The art of creating main dishes with whole, non-gluten and pseudo grains.
The goal of this process is to study infinite possibilities of cooking dish grains, maintaining their whole form.
The process includes learning how to manipulate the elements of texture, taste, and color with quinoa, millet, rices, buckwheat, amaranth, oats, and others, to create original dishes.
Details and Inspiration
In 1980, USA, eating grains in their energetically whole form was rare. It was easy to find white rice on a restaurant’s menu, and “brown” rice was starting to appear in Chinese restaurants and health food stores and restaurants. The possibility of manipulating color, texture, and taste was not yet even a thought for cooks preparing this neutral-flavored ingredient. Rice only provided a background for something more colorful, more “meaty.” Rice was simply a filler.
And I, as a consumer interested in health, was not supposed to notice that brown rice was usually bland, pasty, or dry—because it was “healthy.” But…I did.
A few years later, I worked for the company that first brought Quinoa to the USA. My responsibilities included managing the scheduling and training of people to set up demonstrations about Quinoa, in every kind of grocery store — both health food stores and regular large chain supermarkets. In this position, I created recipes for the demonstration staff to cook and offer samples to each customer that had enough curiosity to step up to the table. “Cook quinoa like rice, boil it” we told the customer. But that standard wasn’t good enough. Rice cooking was often boring, bad technique, and had the wrong water ratio.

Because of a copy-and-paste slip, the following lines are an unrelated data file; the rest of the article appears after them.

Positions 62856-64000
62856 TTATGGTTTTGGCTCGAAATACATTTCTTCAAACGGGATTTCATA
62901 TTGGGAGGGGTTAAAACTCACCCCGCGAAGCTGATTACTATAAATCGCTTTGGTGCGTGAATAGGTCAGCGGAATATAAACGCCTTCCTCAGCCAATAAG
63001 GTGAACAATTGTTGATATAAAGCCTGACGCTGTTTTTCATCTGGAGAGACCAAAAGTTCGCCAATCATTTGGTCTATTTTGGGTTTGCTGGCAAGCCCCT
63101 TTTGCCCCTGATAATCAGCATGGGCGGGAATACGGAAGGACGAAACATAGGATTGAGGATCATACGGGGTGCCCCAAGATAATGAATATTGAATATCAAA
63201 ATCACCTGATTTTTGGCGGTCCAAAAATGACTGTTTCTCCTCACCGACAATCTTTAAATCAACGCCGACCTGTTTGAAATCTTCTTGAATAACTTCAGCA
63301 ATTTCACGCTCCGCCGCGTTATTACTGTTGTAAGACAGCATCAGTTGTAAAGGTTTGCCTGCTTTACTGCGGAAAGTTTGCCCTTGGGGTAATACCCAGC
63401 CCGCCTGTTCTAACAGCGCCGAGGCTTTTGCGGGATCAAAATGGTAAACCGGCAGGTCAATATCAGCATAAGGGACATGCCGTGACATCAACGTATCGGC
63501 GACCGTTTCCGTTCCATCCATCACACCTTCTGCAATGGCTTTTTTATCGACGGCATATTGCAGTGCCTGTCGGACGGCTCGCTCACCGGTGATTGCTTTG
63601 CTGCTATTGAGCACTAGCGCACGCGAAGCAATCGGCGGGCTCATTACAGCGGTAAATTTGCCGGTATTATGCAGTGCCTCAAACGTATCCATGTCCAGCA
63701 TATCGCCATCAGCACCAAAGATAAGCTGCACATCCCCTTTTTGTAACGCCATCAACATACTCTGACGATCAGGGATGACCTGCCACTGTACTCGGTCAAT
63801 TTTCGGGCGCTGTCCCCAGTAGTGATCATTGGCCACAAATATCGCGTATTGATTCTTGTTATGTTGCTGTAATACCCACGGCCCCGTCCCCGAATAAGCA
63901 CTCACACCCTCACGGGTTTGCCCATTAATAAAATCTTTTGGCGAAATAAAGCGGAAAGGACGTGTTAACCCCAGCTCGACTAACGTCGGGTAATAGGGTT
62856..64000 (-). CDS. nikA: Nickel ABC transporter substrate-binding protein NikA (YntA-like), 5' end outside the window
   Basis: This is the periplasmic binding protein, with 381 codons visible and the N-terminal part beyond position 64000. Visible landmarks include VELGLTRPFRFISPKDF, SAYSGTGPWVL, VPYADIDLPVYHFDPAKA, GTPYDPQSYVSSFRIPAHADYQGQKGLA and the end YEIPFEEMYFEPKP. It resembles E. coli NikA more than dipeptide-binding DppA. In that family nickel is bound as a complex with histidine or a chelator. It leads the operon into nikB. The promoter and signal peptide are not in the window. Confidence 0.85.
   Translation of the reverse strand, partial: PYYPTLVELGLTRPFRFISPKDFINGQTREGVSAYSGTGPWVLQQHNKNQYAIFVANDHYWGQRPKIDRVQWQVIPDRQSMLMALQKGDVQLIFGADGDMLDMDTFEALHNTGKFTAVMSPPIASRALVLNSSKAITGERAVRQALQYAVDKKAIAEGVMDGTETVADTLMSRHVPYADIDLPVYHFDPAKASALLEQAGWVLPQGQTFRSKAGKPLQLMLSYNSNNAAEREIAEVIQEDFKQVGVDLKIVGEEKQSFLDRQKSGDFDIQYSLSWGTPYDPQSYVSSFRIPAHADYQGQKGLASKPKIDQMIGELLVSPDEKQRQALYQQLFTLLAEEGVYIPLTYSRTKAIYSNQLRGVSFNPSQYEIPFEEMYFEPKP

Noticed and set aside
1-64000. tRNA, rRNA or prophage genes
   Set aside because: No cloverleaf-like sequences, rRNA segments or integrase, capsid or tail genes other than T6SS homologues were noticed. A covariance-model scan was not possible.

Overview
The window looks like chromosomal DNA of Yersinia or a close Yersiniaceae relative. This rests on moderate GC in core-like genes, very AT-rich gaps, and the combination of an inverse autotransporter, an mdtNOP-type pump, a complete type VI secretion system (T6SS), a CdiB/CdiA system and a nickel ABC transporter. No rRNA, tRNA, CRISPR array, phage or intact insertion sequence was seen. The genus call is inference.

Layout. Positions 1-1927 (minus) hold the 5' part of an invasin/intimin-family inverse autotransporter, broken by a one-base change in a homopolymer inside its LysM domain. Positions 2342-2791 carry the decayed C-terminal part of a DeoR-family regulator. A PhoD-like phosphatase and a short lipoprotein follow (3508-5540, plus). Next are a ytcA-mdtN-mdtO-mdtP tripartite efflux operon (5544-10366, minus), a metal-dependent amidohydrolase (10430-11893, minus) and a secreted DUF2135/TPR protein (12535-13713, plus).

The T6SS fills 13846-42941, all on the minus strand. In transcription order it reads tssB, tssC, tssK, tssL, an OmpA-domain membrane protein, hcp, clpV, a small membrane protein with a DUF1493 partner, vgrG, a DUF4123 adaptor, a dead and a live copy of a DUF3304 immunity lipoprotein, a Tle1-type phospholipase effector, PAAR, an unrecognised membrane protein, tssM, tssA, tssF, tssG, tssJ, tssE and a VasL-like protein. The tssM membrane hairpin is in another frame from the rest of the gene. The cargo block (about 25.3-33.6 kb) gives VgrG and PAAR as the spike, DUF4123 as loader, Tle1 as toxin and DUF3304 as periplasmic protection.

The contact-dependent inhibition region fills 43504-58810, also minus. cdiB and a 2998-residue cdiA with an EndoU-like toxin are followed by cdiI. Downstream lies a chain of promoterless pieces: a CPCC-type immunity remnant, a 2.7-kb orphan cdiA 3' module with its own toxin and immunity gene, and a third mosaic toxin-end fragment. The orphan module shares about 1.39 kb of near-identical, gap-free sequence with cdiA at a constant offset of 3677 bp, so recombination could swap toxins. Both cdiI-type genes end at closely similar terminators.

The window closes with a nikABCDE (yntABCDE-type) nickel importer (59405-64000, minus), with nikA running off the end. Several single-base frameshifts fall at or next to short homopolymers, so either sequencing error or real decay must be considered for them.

Unlike rice, the first hurdle in gaining acceptance and enthusiasm about using quinoa was that, unlike rice that has a sweet taste, it has an undeniably bitter taste. How will America, land of sugar-laced breakfast cereals, embrace the bitter taste if they are hooked on the sweet carbohydrate of refined grains? If both coffee and chocolate—two extremely popular high-profile foods that had clearly proven a bitter taste could be popular both unsweetened and without adding too much sugar—there had to be a way for quinoa to shine. Now, today, almost every deli serving quinoa makes it into a salad. That was our demo in 1982.
I love the personal flair and daring of the dishes prepared by our students because they demonstrate a bold, confident, on-target assembly of technique and flavors. There is nothing boring about quinoa, rice, buckwheat, amaranth, oats and millet dishes. On the contrary, these whole foods are full of potential. These grains are cultural heroes, too. Stories of their history are embedded into the library of our school’s classroom.